Is a post-Trump media world beginning to take shape?
It looks like exhausted news consumers — battered by polarized cable channels that elevate opinion over facts — are finally being heard.
Piece by piece, a post-Trump media world is starting to take shape. It looks something like a universe where resentment and resistance are pushed to the side and straight news steps back into the spotlight.
In just the past few weeks, several high-profile developments point to an emerging correction in journalism:
Spectrum, a cable distributor which operates more than 30 local newsrooms around the country, has announced it will soon launch a national newscast, headed up by a former executive producer of “NBC Nightly News.” The move comes, Spectrum says, after a survey of 10,000 viewers showed a high level of trust in the company’s local newscasts.
At the same time, cable outlet NewsNation said it would continue to expand the number of newscasts on the service — reaching 21 hours a day by June. NewsNation, owned by The Hill’s parent company Nexstar Media Group, was launched in 2020 with a mission to deliver straight news.
And it is now apparent that CNN’s new bosses will move quickly to bring the network back to the journalistic center. David Zaslav, who takes over as CEO of CNN’s parent company later this spring, has said that “overall we’d probably be better off if we just had news networks in America” rather than partisan opinion. To head CNN, Zaslav has tapped CBS producer Chris Licht, someone he calls “a true news person.”
Zaslav also labelled competitor Fox News “much more of an advocacy network than a news network.”
All of this is a tacit acknowledgement that journalism — and cable news especially — lost its way during the Trump years, when blatant calls to tribal instincts became the easiest pathway to ratings success.
But, just like the politics that placed Donald Trump in the White House, that media development didn’t appear out of thin air. It began slowly during George W. Bush’s administration, when figures like MSNBC’s Keith Olbermann and FOX’s Bill O’Reilly came to dominate their networks and appeal to distinct political factions. The Tea Party revolt during the Obama years raised the stakes — elevating additional star commentators like Glenn Beck and Rachel Maddow.
Still, the opinion gloves truly came off during the Trump administration. Even CNN felt compelled to join the fray or suffer the ratings consequences. Bare-knuckled competition for tribal loyalty led to deep extremes, places in mass media where authoritarians are praised and a discredited dossier stays in the headlines far longer than it should.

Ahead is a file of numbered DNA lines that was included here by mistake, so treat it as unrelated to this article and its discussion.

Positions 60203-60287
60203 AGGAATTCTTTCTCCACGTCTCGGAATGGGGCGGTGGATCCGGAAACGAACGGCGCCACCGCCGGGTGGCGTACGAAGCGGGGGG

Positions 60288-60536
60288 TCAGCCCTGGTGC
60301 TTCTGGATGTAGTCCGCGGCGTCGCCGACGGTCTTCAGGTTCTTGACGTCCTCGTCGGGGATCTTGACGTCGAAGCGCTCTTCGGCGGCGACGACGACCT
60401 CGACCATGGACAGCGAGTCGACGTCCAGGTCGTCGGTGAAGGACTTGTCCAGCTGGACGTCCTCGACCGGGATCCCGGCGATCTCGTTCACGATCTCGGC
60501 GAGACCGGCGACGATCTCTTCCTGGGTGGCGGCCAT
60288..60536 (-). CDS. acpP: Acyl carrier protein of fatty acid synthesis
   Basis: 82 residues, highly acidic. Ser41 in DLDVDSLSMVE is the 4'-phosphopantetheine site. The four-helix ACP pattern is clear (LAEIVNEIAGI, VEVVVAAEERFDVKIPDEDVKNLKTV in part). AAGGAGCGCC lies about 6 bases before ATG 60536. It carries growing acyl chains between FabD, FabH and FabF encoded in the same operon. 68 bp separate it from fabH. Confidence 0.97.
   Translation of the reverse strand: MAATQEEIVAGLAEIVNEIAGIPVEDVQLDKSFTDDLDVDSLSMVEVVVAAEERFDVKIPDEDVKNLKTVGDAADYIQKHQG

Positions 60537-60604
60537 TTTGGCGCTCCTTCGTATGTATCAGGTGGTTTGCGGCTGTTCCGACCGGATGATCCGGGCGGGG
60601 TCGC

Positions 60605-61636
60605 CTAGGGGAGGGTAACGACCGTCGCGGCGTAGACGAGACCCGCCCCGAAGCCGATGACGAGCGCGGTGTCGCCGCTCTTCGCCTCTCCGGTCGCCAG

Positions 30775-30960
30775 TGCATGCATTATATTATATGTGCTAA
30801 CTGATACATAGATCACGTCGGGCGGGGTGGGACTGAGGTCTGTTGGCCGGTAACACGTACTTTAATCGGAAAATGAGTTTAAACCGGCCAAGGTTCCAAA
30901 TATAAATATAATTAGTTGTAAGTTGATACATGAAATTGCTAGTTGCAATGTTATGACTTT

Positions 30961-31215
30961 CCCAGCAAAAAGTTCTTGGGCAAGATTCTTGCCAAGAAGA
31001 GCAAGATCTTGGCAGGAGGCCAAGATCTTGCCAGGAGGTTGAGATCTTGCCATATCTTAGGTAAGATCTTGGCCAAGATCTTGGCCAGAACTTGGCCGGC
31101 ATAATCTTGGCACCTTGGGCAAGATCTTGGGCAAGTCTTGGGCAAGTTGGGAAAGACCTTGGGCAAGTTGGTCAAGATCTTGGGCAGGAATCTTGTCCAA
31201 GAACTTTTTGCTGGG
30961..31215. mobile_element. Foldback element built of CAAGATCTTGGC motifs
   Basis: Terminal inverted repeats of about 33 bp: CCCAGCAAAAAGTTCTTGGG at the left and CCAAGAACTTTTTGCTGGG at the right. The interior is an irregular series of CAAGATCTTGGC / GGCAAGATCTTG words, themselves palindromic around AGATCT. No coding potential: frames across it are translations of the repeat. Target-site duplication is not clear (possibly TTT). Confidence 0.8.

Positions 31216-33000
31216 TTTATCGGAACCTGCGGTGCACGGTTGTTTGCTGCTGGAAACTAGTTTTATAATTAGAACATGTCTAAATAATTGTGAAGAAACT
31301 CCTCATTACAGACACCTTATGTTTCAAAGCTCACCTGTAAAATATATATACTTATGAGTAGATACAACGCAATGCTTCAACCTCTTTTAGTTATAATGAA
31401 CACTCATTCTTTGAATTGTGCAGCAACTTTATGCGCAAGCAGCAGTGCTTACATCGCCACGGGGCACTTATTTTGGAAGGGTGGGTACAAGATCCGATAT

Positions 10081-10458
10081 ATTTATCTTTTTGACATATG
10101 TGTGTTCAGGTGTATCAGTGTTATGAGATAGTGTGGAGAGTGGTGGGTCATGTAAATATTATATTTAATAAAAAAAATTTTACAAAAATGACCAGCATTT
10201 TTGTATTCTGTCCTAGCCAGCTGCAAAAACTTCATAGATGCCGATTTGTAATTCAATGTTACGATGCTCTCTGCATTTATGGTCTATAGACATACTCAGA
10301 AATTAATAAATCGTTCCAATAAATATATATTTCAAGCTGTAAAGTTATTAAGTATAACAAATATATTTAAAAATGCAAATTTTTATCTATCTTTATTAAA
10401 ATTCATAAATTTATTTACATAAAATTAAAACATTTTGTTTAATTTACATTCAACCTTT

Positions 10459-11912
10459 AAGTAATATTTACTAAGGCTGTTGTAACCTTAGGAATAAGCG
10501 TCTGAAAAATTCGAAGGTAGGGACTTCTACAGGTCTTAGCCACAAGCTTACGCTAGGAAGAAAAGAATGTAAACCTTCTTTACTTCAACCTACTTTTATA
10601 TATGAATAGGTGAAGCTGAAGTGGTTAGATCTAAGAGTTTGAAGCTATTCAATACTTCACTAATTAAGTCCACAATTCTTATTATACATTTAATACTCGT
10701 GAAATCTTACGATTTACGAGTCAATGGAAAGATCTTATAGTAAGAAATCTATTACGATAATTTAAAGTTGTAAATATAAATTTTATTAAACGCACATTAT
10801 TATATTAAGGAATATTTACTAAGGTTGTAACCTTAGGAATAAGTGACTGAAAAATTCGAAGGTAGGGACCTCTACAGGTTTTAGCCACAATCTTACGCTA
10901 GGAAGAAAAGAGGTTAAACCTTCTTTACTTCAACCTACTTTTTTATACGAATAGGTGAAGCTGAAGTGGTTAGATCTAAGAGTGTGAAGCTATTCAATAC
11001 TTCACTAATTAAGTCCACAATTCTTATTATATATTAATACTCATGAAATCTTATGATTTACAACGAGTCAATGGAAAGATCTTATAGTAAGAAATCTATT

The shift now underway includes a reassessment from top business leaders. Former Disney chief Bob Iger last week asserted there’s a “problem of profiting from, I call it inaccuracy, from opinion and from presenting things in an inaccurate fashion.” Too many viewers, he said think of news in the wrong way, not how “we knew it when we were growing up and we were taught news should be.” Cable chieftain John Malone has talked about returning the industry to “actual journalism.”
That’s important. It could signal that certain titans of television may be willing to sit through some softening of revenue as key parts of the news environment readjust.
The most crucial unknown in this incipient shift is, as always in media, the audience. Too often, viewers tell researchers they want news sources they can trust, they want balance — but don’t follow through with their content choices. For these viewers, “trust” means “loud voices I agree with,” and “balance” means “just the facts that bolster my views.”
But some evidence does point to the existence of an exhausted majority. They will need to get off the sidelines — and seek out news posts and programming that deliver what they say they want. Media leaders and investors are starting to make big bets on those viewers and readers. It’s up to them to respond.
Just-the-facts journalism is important to a functioning democracy. People tired of where we’ve been are now being given an opportunity to vote with their time and attention — and maybe help change where we’re going.
Joe Ferullo is an award-winning media executive, producer and journalist and former executive vice president of programming for CBS Television Distribution. He was a news executive for NBC, a writer-producer for “Dateline NBC” and worked for ABC News. Follow him on Twitter @ironworker1.
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